User:J. C. Martinez-Garcia/Notebook/HMS Activities/2008/10/12

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Tree different cases of mutations

Today I was reading the book by Eva Jablonka -Evolution at four dimensions (MIT Press)-. In order to give an idea how mutations can work in order to find a solution to a contingent problem, the authors give the following analogy: imagine that there exists three different societies, where the differencing mechanism concerns the role of heredity in the response to contingencies. These are the three different societies:

  1. Conservatives: in this society the memory coming from the ancestors is preserved and is sacred. If the environment change and the response to this change is found in the recorded memory -the experience of the ancestors-, the tribe would survive to the change. However, if the answer is not is not in the memory, only lucky mistake would someone to find by hazard an answer an survive. The survivor will be then the new ancestor his/her answer to the concerned problem will be in his/her memory.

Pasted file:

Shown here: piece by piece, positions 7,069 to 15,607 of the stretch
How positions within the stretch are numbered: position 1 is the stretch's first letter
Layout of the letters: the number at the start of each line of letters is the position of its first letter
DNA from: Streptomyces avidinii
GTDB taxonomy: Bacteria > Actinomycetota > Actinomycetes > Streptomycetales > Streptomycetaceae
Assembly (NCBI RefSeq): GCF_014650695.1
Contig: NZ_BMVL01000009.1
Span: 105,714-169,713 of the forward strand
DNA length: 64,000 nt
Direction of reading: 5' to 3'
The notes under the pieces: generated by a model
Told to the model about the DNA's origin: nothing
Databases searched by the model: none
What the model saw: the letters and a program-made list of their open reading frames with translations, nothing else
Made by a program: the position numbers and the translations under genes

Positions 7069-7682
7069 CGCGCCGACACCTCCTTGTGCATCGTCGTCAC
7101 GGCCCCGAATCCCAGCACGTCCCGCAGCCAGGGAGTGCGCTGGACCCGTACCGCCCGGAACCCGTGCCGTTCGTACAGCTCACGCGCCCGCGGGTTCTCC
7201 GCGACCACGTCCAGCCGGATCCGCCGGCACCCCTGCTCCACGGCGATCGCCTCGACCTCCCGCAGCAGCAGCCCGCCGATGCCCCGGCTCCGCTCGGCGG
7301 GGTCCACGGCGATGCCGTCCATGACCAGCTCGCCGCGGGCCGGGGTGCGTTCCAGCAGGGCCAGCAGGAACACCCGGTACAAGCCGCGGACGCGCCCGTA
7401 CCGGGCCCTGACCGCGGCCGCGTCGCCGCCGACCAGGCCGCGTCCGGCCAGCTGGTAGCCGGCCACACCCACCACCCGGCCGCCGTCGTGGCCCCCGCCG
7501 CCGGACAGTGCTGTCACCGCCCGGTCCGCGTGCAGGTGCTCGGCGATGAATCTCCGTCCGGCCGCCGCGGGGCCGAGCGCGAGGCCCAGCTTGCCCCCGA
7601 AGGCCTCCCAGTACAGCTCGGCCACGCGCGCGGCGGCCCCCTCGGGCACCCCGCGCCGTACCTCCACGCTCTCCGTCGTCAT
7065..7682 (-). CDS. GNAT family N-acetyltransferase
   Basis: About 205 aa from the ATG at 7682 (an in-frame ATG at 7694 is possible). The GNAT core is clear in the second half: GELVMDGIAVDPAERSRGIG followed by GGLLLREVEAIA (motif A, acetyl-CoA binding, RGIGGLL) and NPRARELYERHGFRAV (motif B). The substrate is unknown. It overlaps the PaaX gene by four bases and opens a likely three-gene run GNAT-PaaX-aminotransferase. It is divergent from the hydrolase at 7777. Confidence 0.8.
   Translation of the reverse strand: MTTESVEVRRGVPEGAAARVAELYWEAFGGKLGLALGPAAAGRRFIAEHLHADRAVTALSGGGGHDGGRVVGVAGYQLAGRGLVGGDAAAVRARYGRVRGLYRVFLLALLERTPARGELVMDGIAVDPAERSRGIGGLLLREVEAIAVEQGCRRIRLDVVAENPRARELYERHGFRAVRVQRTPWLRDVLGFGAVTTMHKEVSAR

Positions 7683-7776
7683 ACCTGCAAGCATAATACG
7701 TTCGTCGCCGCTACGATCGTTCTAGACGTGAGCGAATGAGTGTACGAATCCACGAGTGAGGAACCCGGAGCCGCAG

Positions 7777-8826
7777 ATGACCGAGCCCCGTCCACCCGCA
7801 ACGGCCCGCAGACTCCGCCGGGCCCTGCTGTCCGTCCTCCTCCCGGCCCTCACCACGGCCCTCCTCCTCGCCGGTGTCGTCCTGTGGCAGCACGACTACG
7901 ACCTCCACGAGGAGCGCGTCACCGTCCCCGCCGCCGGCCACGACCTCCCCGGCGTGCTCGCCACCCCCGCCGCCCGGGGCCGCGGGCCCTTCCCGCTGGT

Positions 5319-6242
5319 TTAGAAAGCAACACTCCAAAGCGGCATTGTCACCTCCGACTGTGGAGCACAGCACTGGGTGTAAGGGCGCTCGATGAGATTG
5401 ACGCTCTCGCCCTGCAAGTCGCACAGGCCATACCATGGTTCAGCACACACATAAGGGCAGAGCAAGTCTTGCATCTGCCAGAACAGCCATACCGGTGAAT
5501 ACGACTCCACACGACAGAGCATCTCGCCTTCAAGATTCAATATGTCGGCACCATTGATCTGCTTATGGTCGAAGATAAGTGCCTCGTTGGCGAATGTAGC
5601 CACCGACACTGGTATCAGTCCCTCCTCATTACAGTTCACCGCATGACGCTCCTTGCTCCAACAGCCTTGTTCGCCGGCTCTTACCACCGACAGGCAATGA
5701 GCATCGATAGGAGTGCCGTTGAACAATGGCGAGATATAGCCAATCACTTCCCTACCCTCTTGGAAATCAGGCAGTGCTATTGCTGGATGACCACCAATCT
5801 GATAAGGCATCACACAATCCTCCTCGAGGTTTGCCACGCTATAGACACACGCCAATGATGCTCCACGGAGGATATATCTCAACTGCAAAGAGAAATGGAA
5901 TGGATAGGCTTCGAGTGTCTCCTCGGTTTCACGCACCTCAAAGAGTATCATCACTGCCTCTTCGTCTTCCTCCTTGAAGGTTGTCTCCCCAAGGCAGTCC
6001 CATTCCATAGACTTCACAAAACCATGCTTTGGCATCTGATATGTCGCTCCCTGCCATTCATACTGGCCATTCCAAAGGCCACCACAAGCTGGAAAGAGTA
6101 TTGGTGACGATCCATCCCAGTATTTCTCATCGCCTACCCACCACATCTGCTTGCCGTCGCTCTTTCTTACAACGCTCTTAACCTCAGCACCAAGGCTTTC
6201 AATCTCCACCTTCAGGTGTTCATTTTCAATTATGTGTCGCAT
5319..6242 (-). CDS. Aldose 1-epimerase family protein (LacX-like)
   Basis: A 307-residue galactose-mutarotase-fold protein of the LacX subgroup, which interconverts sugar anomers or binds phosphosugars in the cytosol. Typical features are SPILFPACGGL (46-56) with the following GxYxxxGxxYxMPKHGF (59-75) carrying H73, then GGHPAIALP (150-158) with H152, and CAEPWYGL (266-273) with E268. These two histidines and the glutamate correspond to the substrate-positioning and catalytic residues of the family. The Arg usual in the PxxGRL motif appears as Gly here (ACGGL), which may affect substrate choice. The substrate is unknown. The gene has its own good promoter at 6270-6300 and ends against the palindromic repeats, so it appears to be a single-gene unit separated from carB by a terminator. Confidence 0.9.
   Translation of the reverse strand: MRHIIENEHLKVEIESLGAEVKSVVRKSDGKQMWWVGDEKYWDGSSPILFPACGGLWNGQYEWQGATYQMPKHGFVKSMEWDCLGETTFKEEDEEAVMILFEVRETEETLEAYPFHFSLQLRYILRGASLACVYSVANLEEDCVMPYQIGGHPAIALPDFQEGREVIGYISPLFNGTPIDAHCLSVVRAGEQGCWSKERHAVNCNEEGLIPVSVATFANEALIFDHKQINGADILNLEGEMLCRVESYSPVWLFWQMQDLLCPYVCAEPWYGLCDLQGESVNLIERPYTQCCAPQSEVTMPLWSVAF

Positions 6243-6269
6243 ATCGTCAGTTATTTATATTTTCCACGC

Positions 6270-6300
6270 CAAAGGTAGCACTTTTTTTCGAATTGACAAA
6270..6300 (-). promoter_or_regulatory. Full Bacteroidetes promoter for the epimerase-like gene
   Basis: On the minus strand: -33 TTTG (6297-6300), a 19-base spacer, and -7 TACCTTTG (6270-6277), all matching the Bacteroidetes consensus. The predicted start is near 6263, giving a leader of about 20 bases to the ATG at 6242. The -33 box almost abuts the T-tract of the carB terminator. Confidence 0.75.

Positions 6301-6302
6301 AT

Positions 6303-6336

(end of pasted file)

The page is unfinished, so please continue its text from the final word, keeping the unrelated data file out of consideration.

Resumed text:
2. Explorers: this society has no memories coming from the ancestors, so when a contingency arrives the response supposes that it is a novelty and try to find a response to the posed problem just sending explorers to find an answer and if they find one they will survive, but the answer would be forgotten.
  3. Interpreters: this society consider that the memory coming from the ancestors is sacred, but must be interpreted to be adapted to novelty. So, in the event of a contingency the books are read to see if there something similar to the present problem and if it the case a new solution is explored.

Taking this metaphor the authors explain that three mutational schemes can work:

  1. (Acquired mutations) Conservation-based scheme: rate of mutations is not changed, mutations are blind, and just a lucky accident will make survive the lucky individual with the lucky mutation -cheap, but only works for huge populations-.
  2. (Required mutations) Exploration-based scheme: the rate of mutation -always- blind is increased and if a good mutations is found the organism having it will survive -costly, and dangerous for a small population-; some mutations will make the mutated organisms to die in a fast way.
  3. (Interpreted mutations) Interpretation-based scheme: the rate of mutation is increased but only as a result of the interpretation of a past event.